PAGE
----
(Introduction) This isn’t in any way a moan, more of a consideration of perspective. I think sometimes we are actually too hard on ourselves. We see all our frailties and failings, well, some of us do, and we overlook out successes and achievements.
(Get-out clause) If you don’t want to read rubbish about me and my introspection, it’s probably best not to read on.
(Inspiration) The other day, creakily moving around after doing some reasonably physical task (possibly ironing) I found myself bemoaning getting older and wishing I’d appreciated my physical well being (you know the energy and lack of aches and pains that you take for granted when you are young). Then I realised that the window when I was adult and physically fit was actually quite small. Today I read a blog from someone with ulcerative colitis and found myself being grateful that I was as well as I am now.
(Background) I have Crohn’s Disease. You can read about it here if you are so inclined. To summarise it’s an inflammatory disease of the gut, with a fair amount of pain and lots of other unpleasant effects. It first developed in (I think) when I was 25. I had just got married. My GP initially treated me for irritable bowel and sent me to A&E several times for them to check for appendicitis. Finally, he got sick of my whinging (after I lost well over a stone in weight in a couple of months) and got me an outpatient appointment. The doctor who saw me there has my undying gratitude. He examined me and told me he didn’t know what was wrong with me but he could see that I was very ill and he was admitting me for tests. To cut a long story short, after ruling out conditions like typhoid (yes, I know, I had never even considered that), I had a diagnosis and treatment.
(Information) The main effects of Crohn’s is abdominal pain (cramps like extremely bad period pains or the first stage of labour), tiredness, because you aren’t absorbing nutrients well, and a need to know where the nearest loo is at all times. Other effects include joint pain, osteoporosis and reduced fertility. Some people are very, very ill with it. I am one of the lucky ones.
(More background and more information) My symptoms were bad for about eight or nine years, pretty much until I became pregnant in fact. Getting pregnant is not always easy with Crohn’s. There is a possibility of reduced fertility due to inflammation and scarring of the fallopian tubes, and the incidence of pain, reduces somewhat the …..erm…. opportunities to conceive. However, having become pregnant I started to feel better than I had for years. The improvement has persisted since and my primary symptoms of pain (and yes, weight loss) have mostly remained dormant. I am being treated for osteoporosis and I do have regular problems with back pain. This is, I believe, due to inflammation of ligaments and so is mostly where my pelvis and shoulders are attached to my spine.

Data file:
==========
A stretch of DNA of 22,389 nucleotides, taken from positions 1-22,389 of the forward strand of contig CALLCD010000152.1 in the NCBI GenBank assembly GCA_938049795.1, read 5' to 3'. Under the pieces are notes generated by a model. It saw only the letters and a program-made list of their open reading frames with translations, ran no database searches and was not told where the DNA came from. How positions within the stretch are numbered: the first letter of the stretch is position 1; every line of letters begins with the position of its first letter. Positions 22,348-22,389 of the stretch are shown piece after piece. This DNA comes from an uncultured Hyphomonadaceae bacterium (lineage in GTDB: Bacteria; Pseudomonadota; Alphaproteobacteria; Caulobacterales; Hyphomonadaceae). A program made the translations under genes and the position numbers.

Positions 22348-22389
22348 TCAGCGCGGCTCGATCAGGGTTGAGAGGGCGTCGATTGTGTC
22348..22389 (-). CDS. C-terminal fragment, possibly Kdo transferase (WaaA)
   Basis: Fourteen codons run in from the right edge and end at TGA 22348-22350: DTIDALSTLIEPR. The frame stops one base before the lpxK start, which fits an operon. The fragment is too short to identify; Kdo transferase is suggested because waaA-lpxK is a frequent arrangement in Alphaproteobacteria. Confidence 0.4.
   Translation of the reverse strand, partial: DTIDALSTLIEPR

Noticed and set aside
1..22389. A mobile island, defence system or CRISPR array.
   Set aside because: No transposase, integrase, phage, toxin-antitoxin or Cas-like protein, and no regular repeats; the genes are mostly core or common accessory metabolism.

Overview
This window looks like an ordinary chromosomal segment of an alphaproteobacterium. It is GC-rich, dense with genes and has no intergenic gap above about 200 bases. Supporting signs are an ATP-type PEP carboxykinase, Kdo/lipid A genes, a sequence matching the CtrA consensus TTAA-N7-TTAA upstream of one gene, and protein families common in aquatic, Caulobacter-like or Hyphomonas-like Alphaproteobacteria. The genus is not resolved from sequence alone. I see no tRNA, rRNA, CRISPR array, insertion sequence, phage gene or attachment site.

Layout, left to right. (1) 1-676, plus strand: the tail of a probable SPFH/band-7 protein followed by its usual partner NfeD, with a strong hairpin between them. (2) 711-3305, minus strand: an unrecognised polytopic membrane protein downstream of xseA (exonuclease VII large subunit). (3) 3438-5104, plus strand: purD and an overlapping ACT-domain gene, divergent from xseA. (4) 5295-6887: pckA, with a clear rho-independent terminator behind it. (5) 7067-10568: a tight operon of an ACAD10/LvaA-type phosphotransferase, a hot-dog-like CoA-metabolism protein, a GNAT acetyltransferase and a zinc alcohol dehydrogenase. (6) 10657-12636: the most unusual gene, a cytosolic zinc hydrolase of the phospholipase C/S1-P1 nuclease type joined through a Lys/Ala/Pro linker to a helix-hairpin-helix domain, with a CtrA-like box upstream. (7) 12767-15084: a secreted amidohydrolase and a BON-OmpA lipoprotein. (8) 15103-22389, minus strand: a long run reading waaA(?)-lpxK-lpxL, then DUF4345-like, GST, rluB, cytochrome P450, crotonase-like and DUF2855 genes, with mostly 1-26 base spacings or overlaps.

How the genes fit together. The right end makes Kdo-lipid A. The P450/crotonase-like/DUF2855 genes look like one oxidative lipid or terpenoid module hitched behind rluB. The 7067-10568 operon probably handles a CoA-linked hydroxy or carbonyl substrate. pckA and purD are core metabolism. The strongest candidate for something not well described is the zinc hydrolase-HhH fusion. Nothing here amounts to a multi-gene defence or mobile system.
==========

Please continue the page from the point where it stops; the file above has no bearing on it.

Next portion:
(Conclusion) So, in short, those wonderful days when I was adult, solvent, fit and healthy didn’t really last all that long, though I did enjoy them.
(Admission) I sometimes feel down when I consider my professional life. I never seem to have progressed much above the bottom rung of any ladder I have started on, I have changed career at three times so far and have now abandoned teaching as well. On more than one occasion, my reason for leaving has been that I have no respect for the person I am reporting to. I look around and see people who I know are no more able or hard-working than I am who are rising through the ranks and I feel I have failed.
(Warning, sob story bit now) But, though much of this is down to poor decisions on my part, I also think some is because I was ill at the time people are usually making the most progress in their career, following which I was working part time bringing up two children.
(Bigging myself up) What I have done is hold down a decent job pretty much since I graduated and managed to bring up two children to adulthood. I am still (reasonably) healthy if ever more creaky and (more or less) sane, though that was questionable last year. I’ve had very little time off work sick before my problem with stress (about a week over the ten years I was employed there).
(The dénouement) In case you hadn’t guessed, I’m writing this mostly to convince myself I can still find a rewarding responsible job, that won’t bore me stupid and will pay the bills, in spite of the best efforts of the current government.